What UkrEnergo immediately announced on Facebook was it could be a technical failure or it could be a cyber incident. We just don’t know. In January, we officially confirmed from the State it was an attack."
While Krotofil did not name who did the attack, she did say attackers had some external financial aid because it was a very prolonged attacked with experienced people.
"It was obviously part of an attack going on in Ukraine because almost every governmental organization in Ukraine was hacked. All online resources, web pages and sites were attacked. It was a huge campaign in Ukraine; it is still ongoing. My collaborators have gotten engaged in so many investigations in multiple organizations they can start seeing connections and getting deeper into the attribution. Which country is doing it we don’t know, but it has been multiple APTs (advanced persistent threats) for a very prolonged time and it was very professionally done and it was not for financial gain so somebody had to sponsor this campaign."
On top of that, there was a concerted effort with some very smart professional hackers taking part in the event.
"It was 15 governmental organizations. It was the port authority, treasury, minister of finance, minister of defense, railway, critical infrastructure of government. Even as the security services of Ukraine has stated, power and railway they are not regulated from a security standpoint, they are responsible for security themselves. Any governmental online resources, any servers, any websites, we have a ministry for that, they are all tested against attacks and they are verified. Any architectures and solutions are tested by the security professionals. So, anyone that attacks those areas needs to have time and resources to find a way around it. The attack was well crafted.
"For a majority of the organizations, it was so well done including mimicking official web site pages, there were some stolen documents with embedded macros with a signature stamp on them," Krotofil said. "This did not happen at the utility, but it did happen in other organizations."
The attack took quite a bit of effort to get inside the infrastructure, to blend into the infrastructure and to obtain legitimate credentials. It was very well planned and studied. The attacker took effort and time to study all the details of the infrastructure.
"It is important to understand," Krotofil said, "it was not a malware attack where it was one piece of code that went in and did all the work. It was several groups working together. Most likely there was a mastermind behind the campaign.
"First you purchase capabilities. For example, a container which delivers the macros into the network with malicious code that will later call into the command and control server. That was Hancitor. There is a cybercriminal group that maintains Hancitor which is a container that avoids detection and reliably delivers malicious payload in to the victim organization and calls back to command and control center. You can purchase the capability from a cybercriminal group and tap into their expertise. Then once that is done, a completely different set of people will do manual work to perform reconnaissance on the network like scan the network, scan for vulnerabilities, and find a vulnerable host. When you find the vulnerable host, you will exploit it and ship another set of tools. So, it is not just one piece of malware, it is a campaign. There are multiple tools used in every step in the timeline of the campaign.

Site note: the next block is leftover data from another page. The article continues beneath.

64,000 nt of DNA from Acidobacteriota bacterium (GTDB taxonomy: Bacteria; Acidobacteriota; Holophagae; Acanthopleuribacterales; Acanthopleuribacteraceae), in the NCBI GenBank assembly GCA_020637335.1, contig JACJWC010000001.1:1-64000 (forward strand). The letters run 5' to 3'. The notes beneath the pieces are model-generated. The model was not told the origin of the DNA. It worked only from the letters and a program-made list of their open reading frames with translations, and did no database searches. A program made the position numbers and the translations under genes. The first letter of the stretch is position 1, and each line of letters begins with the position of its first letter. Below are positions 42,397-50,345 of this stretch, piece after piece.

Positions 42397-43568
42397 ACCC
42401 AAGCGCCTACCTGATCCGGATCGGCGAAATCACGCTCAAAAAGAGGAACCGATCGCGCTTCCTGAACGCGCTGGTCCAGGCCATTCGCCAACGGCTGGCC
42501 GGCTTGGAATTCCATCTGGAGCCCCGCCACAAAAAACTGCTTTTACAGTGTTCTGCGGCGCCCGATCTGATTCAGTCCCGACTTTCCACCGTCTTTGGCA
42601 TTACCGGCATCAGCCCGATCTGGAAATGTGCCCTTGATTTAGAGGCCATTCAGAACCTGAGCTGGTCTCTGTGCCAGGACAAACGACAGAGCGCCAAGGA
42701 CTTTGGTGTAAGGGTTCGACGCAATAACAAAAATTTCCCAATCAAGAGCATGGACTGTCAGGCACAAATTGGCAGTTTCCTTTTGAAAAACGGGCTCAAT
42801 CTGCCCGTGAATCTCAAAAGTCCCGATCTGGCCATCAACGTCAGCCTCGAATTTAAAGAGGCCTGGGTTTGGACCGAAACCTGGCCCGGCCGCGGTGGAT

"Last year Killdisk was used, but it was used in the final step of the campaign that was shipped over later. There were a lot of different actions, many people involved using different tools, different malicious codes. As they progressed, sometimes they stumbled and they had to create malicious malware specific to that organization, very customized. The attack on the power grid this year was no different than the one last year. My collaborators analyzed the timeline from last year and they have been showing examples from last year on how things happened like how much malicious code was customized. The attackers learned about the victim organization and they wrote malicious code for the victim organization.
"The malware in the container that delivered the macros is insane; it is absolutely insane," Krotofil said. "It is a group of people who constantly do nothing but work on improving the capabilities of the container and the detectabilities. If you look at samples two weeks apart, they have 500 builds—500—that shows how many hands worked on the malware to improve its undetectability. The criminal groups are improving their undetectability."
Krotofil said she learned quite a bit from the attack, but it wasn’t just the technology and the attack methods, it was also how people and governments reacted.
"It is becoming the standard practice to turn off the lights. What is shocking when the lights went down last year and somebody deliberately shut them down, no government in the world stood up said, you know what guys, this was an attack on civilians. This is a military attack. Whenever the consequence could be physical casualties, this is not OK. This is an act of war. No government stood up and said this is an act of war. So, when the red line was crossed, everyone was OK with that. So, they just shut down the lights again. What if it caused a chain effect if the electricity was out longer than the back-up power at a medical facility? That could cause casualties. This is not OK. This seems to be the new normal."
Gregory Hale is the editor and founder of Industrial Safety and Security Source (ISSSource.com), a news and information Website covering safety and security issues in the manufacturing automation sector. This content originally appeared on ISSSource.com. Edited by Chris Vavra, production editor, CFE Media, Control Engineering, email@example.com.